EEZ means maritime zones (not necessarily territory in the usual ‘conquest’ or ‘historic’ sense) that we can, under international law and UNCLOS, consider as usable only by us. We can, by negotiation, lease or allow others to use the EEZ, but the extent to which the Philippine Executive can do this is governed by the 1987 Constitution.

NB: The map of PH EEZ is from Wikipedia.

PH EEZ Screen Shot 2016-07-14 at 2.07.29 PM

 

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How long will a FIT be valid?

Under Sec. 7 of the RE Act of 2008, the ERC may set a period, not less than 12 years, during which an approved FIT applies. Thus, if a new solar producer is granted a FIT of P18/kwh in 2012, and the set period is 20 years, that producer can sell power to the grid at that FIT price for that long period.

The law allows the ERC to set a different period for different FITs subsequently approved, and to approve new and reduced FITs in later years. For example, under the rule on degression, the ERC may set a lower FIT for solar of, say, P12/kwh in 2014 if at that time the cost of solar production has fallen because of technology advances. (Degression is the rule that FITs approved later on for later installations are expected to be lower because of cost-reducing innovation.)

How will the FIT rates be determined?

A government agency, the National Renewable Energy Board (NREB) is charged with the duty of calculating and submitting FITs for approval by the Energy Regulatory Commission (ERC). It may be noted that since a FIT is a regulated price, the Constitutional due process clause requires notice and public hearing before the ERC can approve the proposed FITs. 

At the inception of the FIT scheme, the NREB “may base its calculations on a reference cost study for each technology based on a real candidate project or a hypothetical one depending on the available information. The project to be chosen shall be representative of the average conditions of the renewable energy resource and the pricing study shall consider also all non-price incentives in R.A. No. 9513.”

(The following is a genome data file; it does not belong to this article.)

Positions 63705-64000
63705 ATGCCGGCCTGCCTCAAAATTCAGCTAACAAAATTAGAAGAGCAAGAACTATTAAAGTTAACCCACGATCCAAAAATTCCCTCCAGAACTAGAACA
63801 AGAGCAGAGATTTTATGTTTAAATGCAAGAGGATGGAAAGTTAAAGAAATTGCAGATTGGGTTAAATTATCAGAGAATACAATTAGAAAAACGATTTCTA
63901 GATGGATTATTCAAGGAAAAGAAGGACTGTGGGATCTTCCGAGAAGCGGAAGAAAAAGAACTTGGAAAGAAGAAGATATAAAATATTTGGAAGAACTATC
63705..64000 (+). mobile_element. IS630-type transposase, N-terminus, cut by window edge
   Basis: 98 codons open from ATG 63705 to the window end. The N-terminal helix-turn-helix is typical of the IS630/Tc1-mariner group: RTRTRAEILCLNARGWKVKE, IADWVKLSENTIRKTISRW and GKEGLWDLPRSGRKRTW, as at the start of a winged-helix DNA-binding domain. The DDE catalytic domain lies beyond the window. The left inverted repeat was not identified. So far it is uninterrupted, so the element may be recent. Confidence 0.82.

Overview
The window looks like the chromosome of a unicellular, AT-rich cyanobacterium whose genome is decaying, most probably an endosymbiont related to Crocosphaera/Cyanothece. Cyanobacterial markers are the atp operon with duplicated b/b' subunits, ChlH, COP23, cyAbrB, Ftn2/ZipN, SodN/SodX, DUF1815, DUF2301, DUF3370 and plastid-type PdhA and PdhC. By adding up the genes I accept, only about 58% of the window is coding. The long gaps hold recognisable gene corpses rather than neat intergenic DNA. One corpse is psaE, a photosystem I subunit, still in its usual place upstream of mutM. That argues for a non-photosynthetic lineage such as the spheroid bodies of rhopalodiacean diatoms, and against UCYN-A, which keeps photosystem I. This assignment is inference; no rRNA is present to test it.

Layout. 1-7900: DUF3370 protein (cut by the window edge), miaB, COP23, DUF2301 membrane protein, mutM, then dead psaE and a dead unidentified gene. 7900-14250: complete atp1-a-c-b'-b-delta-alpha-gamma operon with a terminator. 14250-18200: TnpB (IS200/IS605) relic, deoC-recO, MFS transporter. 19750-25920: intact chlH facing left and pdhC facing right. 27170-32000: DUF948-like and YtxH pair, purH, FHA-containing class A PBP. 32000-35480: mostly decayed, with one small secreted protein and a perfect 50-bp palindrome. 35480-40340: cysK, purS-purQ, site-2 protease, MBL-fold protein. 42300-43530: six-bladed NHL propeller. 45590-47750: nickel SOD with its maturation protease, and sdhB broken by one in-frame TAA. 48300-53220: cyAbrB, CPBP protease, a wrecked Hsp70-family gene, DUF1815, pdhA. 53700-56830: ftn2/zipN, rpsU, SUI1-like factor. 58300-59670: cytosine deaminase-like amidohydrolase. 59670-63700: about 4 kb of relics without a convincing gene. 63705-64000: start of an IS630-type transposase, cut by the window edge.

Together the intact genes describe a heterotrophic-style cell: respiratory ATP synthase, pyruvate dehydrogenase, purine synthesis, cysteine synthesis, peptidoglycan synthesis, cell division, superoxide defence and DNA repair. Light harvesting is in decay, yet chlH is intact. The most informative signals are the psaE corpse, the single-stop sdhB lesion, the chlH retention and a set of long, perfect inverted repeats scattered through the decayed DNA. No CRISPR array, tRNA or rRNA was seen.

As already mentioned, the initially proposed FITs will be differentiated by technology, but not by plant size. The question may be raised as to whether the renewables law (RA 9513) requires a single-sized FIT per technology. Although Sec. 7 of RA 9513 refers to the determination of “the fixed tariff to be paid to electricity produced from each type of emerging renewable energy,” the same section states that the formulation and promulgation of FIT rules by the ERC would not be “limited to the following …”, which refers to the one-size FIT and suggests that the ERC has discretion to set FITs also based on plant size, as is the practice in other countries, particularly if such differentiation is needed to promote competition or ensure consumer choice. Indeed, by law, the role of the ERC is to “promote competition, encourage market development, ensure customer choice and penalize abuse of market power in the restructured electricity industry” (RA 9163, Sec. 43).